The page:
Some graphic novels are grounded in our universe but use fictitious characters to tell the story, like the Holocaust retelling in Maus: A Survivor’s Tale where Jews are portrayed as mice, and Nazis are portrayed as cats.  Other graphic novels are artistic adaptations of classical fiction like Jane Austen’s Sense & Sensibility or the Sherlock Holmes’ tale “The Hound of the Baskervilles”.  Titles like The Manga Guide to Statistics or Darwin: A Graphic Biography prove that graphic novels can also be non-fiction, even educational.

There are several ways to find graphic novels at the UB Libraries.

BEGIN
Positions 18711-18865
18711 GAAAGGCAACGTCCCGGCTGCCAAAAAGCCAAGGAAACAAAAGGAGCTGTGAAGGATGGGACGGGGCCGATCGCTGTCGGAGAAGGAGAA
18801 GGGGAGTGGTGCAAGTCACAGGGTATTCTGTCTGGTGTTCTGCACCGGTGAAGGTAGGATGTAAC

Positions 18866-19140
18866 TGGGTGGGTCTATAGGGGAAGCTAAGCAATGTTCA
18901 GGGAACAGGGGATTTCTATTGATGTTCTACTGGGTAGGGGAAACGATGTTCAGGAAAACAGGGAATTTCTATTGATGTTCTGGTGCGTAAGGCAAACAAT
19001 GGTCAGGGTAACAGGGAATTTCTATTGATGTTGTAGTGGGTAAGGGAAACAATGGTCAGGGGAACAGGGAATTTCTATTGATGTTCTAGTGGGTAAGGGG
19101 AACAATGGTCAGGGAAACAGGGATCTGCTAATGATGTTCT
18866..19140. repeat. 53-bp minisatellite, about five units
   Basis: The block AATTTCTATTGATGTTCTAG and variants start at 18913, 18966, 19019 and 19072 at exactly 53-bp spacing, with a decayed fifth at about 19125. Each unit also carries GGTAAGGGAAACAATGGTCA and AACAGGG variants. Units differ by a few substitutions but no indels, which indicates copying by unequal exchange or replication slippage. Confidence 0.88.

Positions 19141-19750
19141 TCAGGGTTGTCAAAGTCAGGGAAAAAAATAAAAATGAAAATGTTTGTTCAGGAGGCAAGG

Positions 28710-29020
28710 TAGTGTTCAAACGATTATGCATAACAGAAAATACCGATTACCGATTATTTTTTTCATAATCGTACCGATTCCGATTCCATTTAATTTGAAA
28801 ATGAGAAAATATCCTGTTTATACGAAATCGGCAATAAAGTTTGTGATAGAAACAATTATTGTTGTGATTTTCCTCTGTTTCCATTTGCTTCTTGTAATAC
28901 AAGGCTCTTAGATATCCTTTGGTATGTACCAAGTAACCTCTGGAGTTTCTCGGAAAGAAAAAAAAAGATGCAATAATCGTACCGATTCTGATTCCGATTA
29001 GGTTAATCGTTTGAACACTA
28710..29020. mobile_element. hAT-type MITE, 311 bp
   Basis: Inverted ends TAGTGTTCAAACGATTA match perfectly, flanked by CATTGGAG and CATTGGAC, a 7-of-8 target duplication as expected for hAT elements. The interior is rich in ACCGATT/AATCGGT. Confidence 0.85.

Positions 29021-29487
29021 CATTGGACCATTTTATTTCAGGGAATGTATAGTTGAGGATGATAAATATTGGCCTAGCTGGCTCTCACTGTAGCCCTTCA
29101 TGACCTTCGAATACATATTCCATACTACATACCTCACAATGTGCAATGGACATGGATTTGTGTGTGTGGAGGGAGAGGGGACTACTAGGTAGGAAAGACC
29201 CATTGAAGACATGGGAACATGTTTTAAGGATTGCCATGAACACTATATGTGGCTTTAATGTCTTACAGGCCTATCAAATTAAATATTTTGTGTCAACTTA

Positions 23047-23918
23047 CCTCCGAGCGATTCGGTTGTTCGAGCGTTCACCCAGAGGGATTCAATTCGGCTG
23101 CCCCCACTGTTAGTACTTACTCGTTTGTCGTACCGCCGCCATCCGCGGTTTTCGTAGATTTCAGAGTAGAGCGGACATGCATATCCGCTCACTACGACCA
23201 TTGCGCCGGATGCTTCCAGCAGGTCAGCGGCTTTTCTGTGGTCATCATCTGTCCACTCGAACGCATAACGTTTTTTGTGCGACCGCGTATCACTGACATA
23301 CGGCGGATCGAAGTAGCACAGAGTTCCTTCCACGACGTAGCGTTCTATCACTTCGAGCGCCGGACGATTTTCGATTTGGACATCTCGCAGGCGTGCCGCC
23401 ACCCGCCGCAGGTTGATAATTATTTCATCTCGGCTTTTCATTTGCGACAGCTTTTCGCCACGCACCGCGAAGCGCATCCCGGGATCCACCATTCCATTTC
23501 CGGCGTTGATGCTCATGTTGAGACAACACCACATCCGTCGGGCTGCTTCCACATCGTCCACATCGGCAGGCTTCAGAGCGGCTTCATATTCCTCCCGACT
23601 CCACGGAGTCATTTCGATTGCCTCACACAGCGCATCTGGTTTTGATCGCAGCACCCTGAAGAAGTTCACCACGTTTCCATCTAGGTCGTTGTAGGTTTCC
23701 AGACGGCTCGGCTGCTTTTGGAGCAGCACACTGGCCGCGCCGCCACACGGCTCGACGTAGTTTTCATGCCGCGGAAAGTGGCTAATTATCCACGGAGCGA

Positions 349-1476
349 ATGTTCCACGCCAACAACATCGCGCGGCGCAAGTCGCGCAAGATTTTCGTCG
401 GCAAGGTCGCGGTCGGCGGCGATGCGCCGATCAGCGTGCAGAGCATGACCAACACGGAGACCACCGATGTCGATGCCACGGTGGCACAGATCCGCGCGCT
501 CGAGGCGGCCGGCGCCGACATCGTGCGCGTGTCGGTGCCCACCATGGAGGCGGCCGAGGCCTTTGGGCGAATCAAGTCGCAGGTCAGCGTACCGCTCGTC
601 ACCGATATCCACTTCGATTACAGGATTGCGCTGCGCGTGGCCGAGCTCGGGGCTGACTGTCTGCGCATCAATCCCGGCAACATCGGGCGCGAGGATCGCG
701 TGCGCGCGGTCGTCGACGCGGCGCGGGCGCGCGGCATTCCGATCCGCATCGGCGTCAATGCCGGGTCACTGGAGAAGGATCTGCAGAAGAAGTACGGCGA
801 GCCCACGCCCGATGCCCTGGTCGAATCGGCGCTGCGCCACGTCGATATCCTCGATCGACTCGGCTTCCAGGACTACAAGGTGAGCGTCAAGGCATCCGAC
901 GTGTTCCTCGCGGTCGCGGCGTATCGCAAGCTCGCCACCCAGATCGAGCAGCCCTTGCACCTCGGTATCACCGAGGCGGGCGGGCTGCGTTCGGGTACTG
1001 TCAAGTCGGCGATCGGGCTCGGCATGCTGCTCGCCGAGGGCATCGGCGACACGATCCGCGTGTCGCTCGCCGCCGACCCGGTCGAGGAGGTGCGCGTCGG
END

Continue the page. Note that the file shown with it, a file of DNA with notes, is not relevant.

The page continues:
• Browse the Graphic Novels Collection in person!
  • Conduct a Catalog “Advanced” Search.

1. Go to the Catalog Advanced Search page and type in a term describing what you are looking for, such as adaptation or Marvel.

2. Scroll down and select “Graphic Novel” under “Format”.

3.  On the results page, you can use the limits along the left-hand side to further narrow down your choices.

4.  Once you find a title you want you can either jot down the call # to locate it yourself, or you can put in a Delivery+ request to pick it up at the UB library of your choice.

  • Speak with Michael Lavin, the librarian that selects titles for and manages the Graphic Novels Collection.

Delve into a graphic novel and treat yourself to some much deserved escapism; your brain will be grateful.

2014 Undergraduate Prize for Library-Supported Research Winner

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Lee Swaydis, 2014 Prize Winner

Lee Swaydis, 2014 Prize Winner